Tuesday, September 9, 2014

How Do My Books Fit an Agent's Criteria?

Ki'shto'ba Huge-Head
Stands Guard
In the foreground (from left):
A'zhu'lo (Ki'shto'ba's twin),
Wei'tu and Twa'sei
(the smallest Worker),
Di'fa'kro'mi the Remembrancer
(a Star-Winged Alate)
       On his excellent blog Nicholas Rossis recently published a post entitled The Worst Way to Begin a Novel. His criteria are excerpted from The Write Life and enumerate complaints of agents that can cause rejection.  I decided it would be interesting to consider some of my own books in relation to these criteria, so here goes!
"Prologues: not so much! Agents find them boring and think that it’s much better to include the description of the prologue in the actual story plot."
       I have only one book with an addition called "Prologue" at the beginning.  It's my WIP entitled The Man Who Found Birds among the Stars.  I extracted this and published it in the first Read for Animals book (proceeds going to support animal shelters) because it deals with a wounded eagle.    I'm thinking if I ever publish that humongous novel, I might retitle the Prologue as Chapter 1, because it relates directly to something that happens early on in the book and also to the book's broader theme of the eponymous Captain as a wounded man.  Furthermore, it's quite absorbing in itself.  I wouldn't want to omit it.
       However, all of my Ki'shto'ba books have introductory matter, specifically, a Translator's Foreword, because I've set up a scholarly framework.  These are tales written by an extraterrestrial and they require scholarly explanations. 
"No dreams in the first chapter: it makes readers identify with a story plot and/or a character/situation and then realize there was no point it, since it was not real. This can make them feel cheated."
       Not sure I agree with this premise, because dreams can be quite revelatory of a character's psychological state, so they can enrich the reader's understanding.  Why would that make you feel cheated?  That said, I've never written a dream in a first chapter.

"Too many descriptive adjectives: 'overwriting' is considered the mark of amateurish writing, as is language that’s too rich for its good.  As I always say, don’t let your writing get in the way of your story."
       I think Nicholas and I agree on this one.  I may occasionally violate it, although I'm not going to dig for an example.  You'll just have to read my books and decide for yourselves.

"No long descriptions: it’s all a question of balance between plot and description. You want to create a setting, but describing the colour of the flower in the vase for three paragraph could be dull."
       I think I deal with that pretty well, most of the time.  In Chapter 2 ("In the Nu'wiv'mi Marsh") of the second volume of the Ki'shto'ba series, there is quite a lot of description of the Companions' surroundings, including the plants and animals. I think any conworlder would appreciate that -- how can you construct a world and then not describe it?  And this watery environment is new to the characters in the story as well, so it fascinates them.
"Action: literary agents want action in the first chapter so that they -- and the readers -- get hooked."
       I sometimes violate this one.  I think I handled it OK in The Termite Queen, v.1, because the first short chapter is an internal monologue of the captive termite, and the second chapter introduces some characters in a way that doesn't explain everything (Who is this strange being on the other end of the com link?  Why does he talk in musical notes?  I want more!)  However, I confess that in the Ki'shto'ba series, I sometimes open with a chapter where Di'fa'kro'mi is simply talking with his scribe about his present life, his old age, how he happened to invent writing, etc.  The books often don't have much action until the second chapter or even later because that's where our narrator begins the actual story.  But when you get to that point, things pop.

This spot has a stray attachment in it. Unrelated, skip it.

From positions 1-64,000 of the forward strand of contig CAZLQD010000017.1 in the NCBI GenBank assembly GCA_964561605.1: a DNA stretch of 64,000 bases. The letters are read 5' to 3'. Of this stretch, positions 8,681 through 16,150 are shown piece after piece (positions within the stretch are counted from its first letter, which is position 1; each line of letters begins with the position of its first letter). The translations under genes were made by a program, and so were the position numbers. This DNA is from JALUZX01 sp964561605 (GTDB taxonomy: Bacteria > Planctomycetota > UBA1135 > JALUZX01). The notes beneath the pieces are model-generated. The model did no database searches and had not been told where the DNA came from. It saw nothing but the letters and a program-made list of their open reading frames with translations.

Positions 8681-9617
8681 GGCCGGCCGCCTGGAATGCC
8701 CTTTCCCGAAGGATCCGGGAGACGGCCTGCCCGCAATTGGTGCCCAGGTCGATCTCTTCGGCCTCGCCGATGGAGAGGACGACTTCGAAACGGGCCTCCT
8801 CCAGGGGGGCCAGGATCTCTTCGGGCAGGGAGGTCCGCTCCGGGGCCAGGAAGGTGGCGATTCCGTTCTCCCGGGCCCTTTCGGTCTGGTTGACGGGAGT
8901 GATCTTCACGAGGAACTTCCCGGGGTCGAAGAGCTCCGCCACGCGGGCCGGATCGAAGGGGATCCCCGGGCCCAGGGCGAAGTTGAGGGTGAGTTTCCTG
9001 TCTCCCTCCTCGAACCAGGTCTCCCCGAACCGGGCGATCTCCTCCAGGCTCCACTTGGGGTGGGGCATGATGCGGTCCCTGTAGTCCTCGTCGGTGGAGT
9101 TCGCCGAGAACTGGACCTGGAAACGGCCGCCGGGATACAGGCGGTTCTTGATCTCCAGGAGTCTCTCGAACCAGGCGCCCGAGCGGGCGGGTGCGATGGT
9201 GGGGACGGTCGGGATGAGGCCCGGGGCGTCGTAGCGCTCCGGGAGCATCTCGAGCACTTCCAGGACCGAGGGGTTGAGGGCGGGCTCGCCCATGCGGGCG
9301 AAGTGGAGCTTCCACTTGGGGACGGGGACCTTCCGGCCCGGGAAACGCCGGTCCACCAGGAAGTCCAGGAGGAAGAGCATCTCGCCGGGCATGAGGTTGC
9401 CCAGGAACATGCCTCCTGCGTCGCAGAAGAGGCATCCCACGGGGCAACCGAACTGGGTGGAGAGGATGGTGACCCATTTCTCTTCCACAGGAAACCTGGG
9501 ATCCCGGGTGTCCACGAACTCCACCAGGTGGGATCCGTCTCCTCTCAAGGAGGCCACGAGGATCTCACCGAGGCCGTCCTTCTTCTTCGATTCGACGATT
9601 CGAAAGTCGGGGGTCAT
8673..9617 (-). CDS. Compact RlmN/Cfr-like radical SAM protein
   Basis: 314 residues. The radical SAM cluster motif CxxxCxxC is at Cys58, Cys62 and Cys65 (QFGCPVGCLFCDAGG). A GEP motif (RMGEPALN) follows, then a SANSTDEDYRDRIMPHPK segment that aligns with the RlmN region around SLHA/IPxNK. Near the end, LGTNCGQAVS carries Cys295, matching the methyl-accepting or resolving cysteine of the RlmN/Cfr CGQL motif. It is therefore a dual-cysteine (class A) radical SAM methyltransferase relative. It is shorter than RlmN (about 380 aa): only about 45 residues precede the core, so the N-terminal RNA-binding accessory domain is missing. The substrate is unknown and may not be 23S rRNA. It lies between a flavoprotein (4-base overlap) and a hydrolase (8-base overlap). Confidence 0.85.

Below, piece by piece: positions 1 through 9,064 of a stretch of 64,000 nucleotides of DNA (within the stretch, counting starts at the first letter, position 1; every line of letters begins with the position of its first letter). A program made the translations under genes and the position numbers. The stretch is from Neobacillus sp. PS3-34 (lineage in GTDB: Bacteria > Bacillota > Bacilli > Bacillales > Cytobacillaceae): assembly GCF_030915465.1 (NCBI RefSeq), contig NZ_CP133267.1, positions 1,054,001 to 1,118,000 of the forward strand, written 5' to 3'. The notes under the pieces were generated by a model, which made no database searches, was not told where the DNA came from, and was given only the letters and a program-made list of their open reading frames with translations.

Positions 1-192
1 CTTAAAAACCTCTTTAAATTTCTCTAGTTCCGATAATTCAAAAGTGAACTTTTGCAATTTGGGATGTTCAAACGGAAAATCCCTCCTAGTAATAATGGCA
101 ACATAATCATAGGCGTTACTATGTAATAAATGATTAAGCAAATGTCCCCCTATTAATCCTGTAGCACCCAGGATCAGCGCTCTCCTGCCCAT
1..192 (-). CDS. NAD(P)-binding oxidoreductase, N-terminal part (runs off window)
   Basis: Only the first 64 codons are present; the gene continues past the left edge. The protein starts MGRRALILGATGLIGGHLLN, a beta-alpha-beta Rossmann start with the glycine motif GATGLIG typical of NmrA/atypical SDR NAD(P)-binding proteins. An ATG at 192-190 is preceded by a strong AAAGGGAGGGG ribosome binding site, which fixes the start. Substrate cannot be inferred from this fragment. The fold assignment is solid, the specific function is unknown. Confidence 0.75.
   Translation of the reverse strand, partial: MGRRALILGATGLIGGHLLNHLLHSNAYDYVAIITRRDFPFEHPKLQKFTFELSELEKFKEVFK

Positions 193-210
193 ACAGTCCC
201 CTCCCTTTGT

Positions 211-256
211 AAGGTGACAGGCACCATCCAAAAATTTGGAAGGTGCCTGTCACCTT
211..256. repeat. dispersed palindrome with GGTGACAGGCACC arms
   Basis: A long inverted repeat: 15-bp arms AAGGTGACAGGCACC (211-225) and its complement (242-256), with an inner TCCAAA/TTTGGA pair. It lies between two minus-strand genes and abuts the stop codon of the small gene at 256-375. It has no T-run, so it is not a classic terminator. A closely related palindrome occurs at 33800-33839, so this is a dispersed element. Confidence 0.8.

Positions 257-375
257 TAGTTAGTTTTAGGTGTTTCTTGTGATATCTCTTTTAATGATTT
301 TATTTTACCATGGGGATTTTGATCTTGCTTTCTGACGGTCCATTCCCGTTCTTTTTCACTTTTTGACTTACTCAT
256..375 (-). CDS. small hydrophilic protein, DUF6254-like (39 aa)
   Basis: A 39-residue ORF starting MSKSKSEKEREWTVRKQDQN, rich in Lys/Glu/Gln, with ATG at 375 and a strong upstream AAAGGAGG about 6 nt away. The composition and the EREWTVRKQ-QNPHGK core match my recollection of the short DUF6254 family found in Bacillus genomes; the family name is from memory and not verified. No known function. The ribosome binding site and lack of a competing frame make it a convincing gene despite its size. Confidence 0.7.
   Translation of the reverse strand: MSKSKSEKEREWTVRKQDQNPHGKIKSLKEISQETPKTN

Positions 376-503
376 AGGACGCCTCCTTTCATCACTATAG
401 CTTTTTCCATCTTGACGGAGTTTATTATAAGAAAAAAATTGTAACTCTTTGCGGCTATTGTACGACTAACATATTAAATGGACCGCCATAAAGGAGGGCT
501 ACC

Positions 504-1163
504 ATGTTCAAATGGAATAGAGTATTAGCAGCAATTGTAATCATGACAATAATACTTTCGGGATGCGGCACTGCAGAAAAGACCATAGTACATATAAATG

Here are some sample openings of the main part of the text:
       Vol. 2: The Storm-Wing:
“We are lost.  I mean, we are quite lost!  Yes, I have to admit it.  I am not at all sure of the way!”
Ra’fa’kat’wei’s confession did nothing to improve my mood.  I was covered with mud, my wings were encrusted with drying shreds of water-weed, and I was sprawled on my belly huffing with fatigue.  So my rejoinder was tart.
“A fine guide you have turned out to be!  You said you knew all the paths!”
Vol. 3: The Valley of Thorns (this sets a tone of nostalgia, an anticipation of something that will be lost, including a bit of foreshadowing):
As travel-weary as they were, the Marcher Commander Gri’a’ein’zei’a disdained to rest its company long, saying that the situation demanded speed.  The following day we spoke our final farewells to our good friend Sa’ti’a’i’a, girded on our gear, and regretfully allowed No’sta’pan’cha to slip into our past.  When we came to the Ya’ur’akh’on, I looked down the valley toward the land where that river had another name.  My home fortress of Lo’ro’ra lay somewhere out there, past the distant haze that eternally hung upon the swamp Nu’wiv’mi, down the river called Rim’pol’bu, between the volcanoes, beyond Za’dut’s home fortress of Kwai’kwai’za.  I would not come even that close to the place of my hatching again in many season-cycles … so many …
Vol. 4: Beneath the Mountain of Heavy Fear (where  the Companions first encounter Bu'gan'zei, the Orpheus character):